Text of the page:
Looking at the Side of the Road

Luke 10:25-42

Dear friends in Christ, grace and peace. Amen

It is an interesting conversation that takes place between Jesus and the lawyer. The lawyer was an expert in the Law of Moses which is of course different than the kind of law lawyers practice in our time.

Good teacher, what must I do to inherit eternal life? It is the kind of question from the kind of person that already knows the answer before the question is asked. Which I find to be mildly irritating.

It is like being asked a question by someone who already has the answer and they can’t wait to tell you what the answer is. Perhaps you have experienced this kind of exchange before.

The lawyer knew the answer but he wants to test Jesus. So Jesus plays along.

“What is written in the law? What do you read there?” And the lawyer is thinking; this is great, I get to answer my own question, “You shall love the Lord your God with all your heart, and with all your soul, and with all your strength, and with all your mind; and your neighbor as yourself.” 28 And Jesus said to him, “You have given the right answer; do this, and you will live.”

If the lawyer would have stopped right here, he would have been ok. He gave the right answer. Wahoo!! He impressed everyone, including Jesus, with his knowledge of the Law of Moses.

But as we all know, giving the right answer is a whole lot easier than doing the right answer.

What’s that old proverb, the road to hell is paved with good intentions.

So the lawyer digs deeper and to this I can relate. He wants to justify himself. He wants to make sure that loving God and loving neighbor fits into his definition of what he thinks it should be so he asks another question of Jesus. And who is my neighbor?

We all have our ideas about what it means to love God and love our neighbors?

We set up in our own minds and hearts just how we will love God and love our neighbor in way that works best for us.

We try and love God and our neighbor in a manner that fits our lifestyle and our schedule but doesn’t interfere with the really important things in our lives or in our families. It allows us to be in control.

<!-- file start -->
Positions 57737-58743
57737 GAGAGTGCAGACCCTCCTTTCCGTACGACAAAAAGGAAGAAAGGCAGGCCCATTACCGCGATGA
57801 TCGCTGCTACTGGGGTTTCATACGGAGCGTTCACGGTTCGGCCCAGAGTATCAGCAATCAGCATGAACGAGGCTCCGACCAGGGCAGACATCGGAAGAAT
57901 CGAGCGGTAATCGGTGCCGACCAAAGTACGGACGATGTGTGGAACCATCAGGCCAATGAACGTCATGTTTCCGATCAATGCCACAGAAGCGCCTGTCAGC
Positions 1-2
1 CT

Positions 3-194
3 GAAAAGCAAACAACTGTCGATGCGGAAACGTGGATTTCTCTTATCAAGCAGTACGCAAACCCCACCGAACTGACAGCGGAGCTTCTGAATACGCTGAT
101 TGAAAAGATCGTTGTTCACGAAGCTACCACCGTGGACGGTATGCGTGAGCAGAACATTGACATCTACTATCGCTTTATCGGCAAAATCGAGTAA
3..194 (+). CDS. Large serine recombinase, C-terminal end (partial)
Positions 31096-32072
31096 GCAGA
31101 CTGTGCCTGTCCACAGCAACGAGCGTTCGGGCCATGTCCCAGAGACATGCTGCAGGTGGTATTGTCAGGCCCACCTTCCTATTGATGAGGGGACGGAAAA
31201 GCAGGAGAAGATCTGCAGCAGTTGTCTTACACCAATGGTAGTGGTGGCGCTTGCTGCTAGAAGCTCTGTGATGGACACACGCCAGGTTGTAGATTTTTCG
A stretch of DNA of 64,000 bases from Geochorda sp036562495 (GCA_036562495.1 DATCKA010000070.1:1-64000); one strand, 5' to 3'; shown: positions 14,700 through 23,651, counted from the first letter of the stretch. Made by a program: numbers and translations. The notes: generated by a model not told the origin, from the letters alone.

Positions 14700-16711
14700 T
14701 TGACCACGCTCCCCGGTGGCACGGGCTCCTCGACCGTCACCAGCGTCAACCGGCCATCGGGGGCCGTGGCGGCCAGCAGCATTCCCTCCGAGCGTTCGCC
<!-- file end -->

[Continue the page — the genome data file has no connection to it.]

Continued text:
This is one of the ways I justify myself and it works quite well actually. But that darn question the lawyer asks; and who is my neighbor? Part of me wishes he wouldn’t have asked Jesus the question but he just couldn’t help himself could he.

Jesus answers this question by telling a parable and it just may be the most familiar parable in the New Testament. The Good Samaritan. We have a law in the state of MN named after this parable.

The danger with this kind of familiarity is that we tend to interpret the story without listening to the story in a new way.

Last Sunday, my wife and I went to the Swedish Institute for a concert and while we were there we took in some of the exhibits.

The last one we walked through was difficult. It was a series of photographs by a Swedish Photographer by the name of Magnus Wennman titled Where the Children Sleep.

Janis and I had the gallery to ourselves so we could take our time and read the captions below each picture.

The pictures were large and it was a series of photographs of children from Syria who were fleeing the civil war in that country.

I won’t lie to you, they were difficult to look at. Children with blood on their faces and wounds that were being tended.

Pictures of children whose eyes seemed filled with fear and empty of hope.